Faisal Abdu’Allah is an internationally acclaimed British artist who creates iconographic imagery of power, race, masculinity, violence, and faith to challenge the values and ideologies we attach to those images and to interrogate the historic and cultural contexts in which they originate. Trained as a printmaker, his work evolved out of the interface of photography, printed media, film, installation, and performance.
“Dullah’s” are most likely to be offered in a bar in Johannesburg, South Africa. The transaction would be an illicit one, translating either literally as the trading of ‘stolen goods’ or metaphorically as a sexual dalliance between two people, one or both in an existing relationship with other people. Having a partner already between one or both parties offering a “Dullah” emphasizes the sense of a desire for an encounter that is ‘stolen’. It is both a physical exchange and a moral transgression. Whilst in South Africa during a residency at Gallery Momo in 2009, Abdu’ Allah first heard the term in local use and saw past its colloquial meaning as a casual pick-up line to a more serious truth. The term is underpinned by a denial of the rights of those from whom ‘goods’ (in either sense) are taken illegitimately. The informality of its use thinly conceals the graver implications of the exchange; not only taking what belongs to someone else and infidelity with its wider implications regarding loyalty and trust, but of an extended sense of displacement relating to negated rights also. For Abdu’Allah, the term, “Dullah’s” provoked larger questions of legal rights and moral as well as physical theft that came to the fore during his trip.
In Dullah’s 69, Abdu’Allah etched a series of photographed portraits of individuals he met in South Africa, some of whom told different stories of life under the Apartheid regime whilst others spoke of contemporary post-Apartheid South Africa. Each of the portraits features a front-on, close-up shot of an individual. They are differentiated by the qualities of the subjects’ physical environment; some are mottled with the shade of a nearby tree, or heightened with natural light from the side catching the furrows of a brow, or very slightly teased by the wind displacing hair upon a forehead. Each portrait captures the physical characteristics of the person’s face in intimate detail, from individual unshaven hairs on a chin to wrinkles gathering under the eyes in another.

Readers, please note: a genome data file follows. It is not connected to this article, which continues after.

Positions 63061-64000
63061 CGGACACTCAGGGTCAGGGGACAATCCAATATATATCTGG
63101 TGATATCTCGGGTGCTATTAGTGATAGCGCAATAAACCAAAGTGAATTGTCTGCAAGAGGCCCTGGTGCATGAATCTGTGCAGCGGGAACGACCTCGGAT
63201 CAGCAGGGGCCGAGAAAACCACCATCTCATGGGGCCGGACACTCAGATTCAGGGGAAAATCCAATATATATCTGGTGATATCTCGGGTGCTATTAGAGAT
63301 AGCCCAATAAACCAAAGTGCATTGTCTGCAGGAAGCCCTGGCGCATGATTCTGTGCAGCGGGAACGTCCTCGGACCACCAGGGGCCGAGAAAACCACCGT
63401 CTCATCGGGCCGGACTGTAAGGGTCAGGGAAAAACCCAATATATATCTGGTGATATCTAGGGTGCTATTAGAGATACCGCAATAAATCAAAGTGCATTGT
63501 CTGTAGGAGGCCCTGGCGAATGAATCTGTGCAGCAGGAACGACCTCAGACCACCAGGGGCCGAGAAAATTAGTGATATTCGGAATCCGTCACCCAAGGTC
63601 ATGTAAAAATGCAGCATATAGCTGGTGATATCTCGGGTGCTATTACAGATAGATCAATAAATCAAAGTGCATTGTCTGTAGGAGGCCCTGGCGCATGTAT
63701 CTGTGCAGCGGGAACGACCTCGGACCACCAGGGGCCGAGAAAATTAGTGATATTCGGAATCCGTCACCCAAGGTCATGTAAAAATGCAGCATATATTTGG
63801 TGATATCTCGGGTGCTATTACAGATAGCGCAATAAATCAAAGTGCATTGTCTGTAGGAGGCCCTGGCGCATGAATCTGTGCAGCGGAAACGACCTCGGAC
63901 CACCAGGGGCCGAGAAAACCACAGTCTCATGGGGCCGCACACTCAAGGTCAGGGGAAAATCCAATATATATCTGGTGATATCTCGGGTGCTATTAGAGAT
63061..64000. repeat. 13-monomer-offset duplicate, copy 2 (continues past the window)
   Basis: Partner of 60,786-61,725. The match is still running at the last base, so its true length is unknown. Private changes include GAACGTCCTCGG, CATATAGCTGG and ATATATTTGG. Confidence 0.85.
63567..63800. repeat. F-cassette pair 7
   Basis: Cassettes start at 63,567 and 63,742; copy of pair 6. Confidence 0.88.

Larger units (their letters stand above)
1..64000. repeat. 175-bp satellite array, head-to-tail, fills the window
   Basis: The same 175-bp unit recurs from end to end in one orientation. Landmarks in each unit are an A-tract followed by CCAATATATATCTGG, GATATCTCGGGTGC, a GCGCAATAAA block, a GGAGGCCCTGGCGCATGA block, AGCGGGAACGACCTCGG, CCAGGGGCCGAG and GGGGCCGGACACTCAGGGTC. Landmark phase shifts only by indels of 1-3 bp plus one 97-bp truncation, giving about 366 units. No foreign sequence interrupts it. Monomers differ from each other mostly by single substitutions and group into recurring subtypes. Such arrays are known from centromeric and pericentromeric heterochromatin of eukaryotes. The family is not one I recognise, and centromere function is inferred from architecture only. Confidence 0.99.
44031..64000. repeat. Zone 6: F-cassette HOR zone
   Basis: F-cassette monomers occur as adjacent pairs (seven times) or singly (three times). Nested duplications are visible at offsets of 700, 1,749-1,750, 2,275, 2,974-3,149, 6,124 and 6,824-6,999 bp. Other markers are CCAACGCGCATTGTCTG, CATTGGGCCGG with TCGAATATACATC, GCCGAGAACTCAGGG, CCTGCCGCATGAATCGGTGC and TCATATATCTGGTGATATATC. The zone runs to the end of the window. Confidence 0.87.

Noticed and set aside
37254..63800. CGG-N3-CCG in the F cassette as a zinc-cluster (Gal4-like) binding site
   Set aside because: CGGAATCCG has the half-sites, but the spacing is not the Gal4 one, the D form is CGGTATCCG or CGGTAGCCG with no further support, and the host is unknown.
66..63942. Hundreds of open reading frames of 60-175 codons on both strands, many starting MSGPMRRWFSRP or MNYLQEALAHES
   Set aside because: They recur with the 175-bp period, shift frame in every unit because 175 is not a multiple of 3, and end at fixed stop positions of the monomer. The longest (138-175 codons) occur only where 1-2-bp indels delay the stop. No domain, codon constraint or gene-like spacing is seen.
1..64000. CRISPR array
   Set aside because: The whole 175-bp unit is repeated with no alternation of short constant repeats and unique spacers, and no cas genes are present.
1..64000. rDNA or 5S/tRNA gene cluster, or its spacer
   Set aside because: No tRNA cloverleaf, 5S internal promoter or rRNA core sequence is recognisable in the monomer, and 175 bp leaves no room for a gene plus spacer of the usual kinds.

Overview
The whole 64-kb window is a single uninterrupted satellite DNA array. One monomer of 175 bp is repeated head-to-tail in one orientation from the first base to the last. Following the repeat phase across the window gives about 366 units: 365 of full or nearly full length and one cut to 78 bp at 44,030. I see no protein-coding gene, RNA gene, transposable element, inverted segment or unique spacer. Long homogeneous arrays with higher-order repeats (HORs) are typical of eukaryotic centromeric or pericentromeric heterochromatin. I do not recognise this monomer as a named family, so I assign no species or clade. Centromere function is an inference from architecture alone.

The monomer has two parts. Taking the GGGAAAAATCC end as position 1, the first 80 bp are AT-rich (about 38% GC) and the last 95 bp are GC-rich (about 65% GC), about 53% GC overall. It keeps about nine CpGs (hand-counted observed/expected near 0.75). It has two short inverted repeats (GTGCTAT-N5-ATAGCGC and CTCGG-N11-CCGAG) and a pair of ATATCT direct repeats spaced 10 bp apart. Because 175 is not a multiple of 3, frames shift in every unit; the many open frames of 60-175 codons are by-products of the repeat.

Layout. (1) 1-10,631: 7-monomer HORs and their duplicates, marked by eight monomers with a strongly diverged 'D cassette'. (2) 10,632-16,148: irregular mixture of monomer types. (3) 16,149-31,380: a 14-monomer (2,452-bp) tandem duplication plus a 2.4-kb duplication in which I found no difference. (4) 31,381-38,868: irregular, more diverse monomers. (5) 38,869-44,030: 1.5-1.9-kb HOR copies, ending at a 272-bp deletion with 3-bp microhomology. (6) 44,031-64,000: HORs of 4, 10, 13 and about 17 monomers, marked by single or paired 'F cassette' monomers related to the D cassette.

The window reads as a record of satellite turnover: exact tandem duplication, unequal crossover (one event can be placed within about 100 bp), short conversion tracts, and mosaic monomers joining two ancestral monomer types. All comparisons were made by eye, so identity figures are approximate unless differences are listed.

This attention to precise physiognomy is naturally at odds with the recourse to anonymity and taxonomic generalizations made along legally enforced racial boundaries under Apartheid. The individuals pictured are located in both time and place, yet dislocated by memories of a fractured past.
There is an act of testimony here in these works to both individual and collective memories of trauma. Abdu’Allah ensures that their facial features constitute indelible traces of physical witness by etching his subjects. The process of photographing an image and then transferring it through the reductive exercise of etching onto a new surface through the use of corrosive acid, compounds an act of creation that attests to permanence as well as violence.
The title, Dullah’s 69 speaks to Abdu’Allah’s own presence in South Africa. It is his personal take on a loaded term and a wry extension of stealing back what signifies, that which is stolen already. The sense of dislocation displayed by his sitters resonated with his own experiences of the country. His trip to Johannesburg was the first to sub-Saharan Africa and he considered the journey as an act of return to the continent from where his ancestors had been taken. Abdu’ Allah refers to the trip to South Africa as completing “the geospatial circuit in his family’s history, from Africa to the Caribbean to the UK and back.” Abdu’Allah considers himself and his ancestors as a type of “Dullah’s” or stolen goods. He was, he believes, stolen as part of his ancestral heritage and the reference in the title of the series, Dullah’s 69 is a play on the year of his birth as an arbitrary point of departure in which dates, names and places are all dislocated.
Written by Kate Cowcher and Rachel Newman
Image: Dullah 69, 2010, Photo Etching on Paper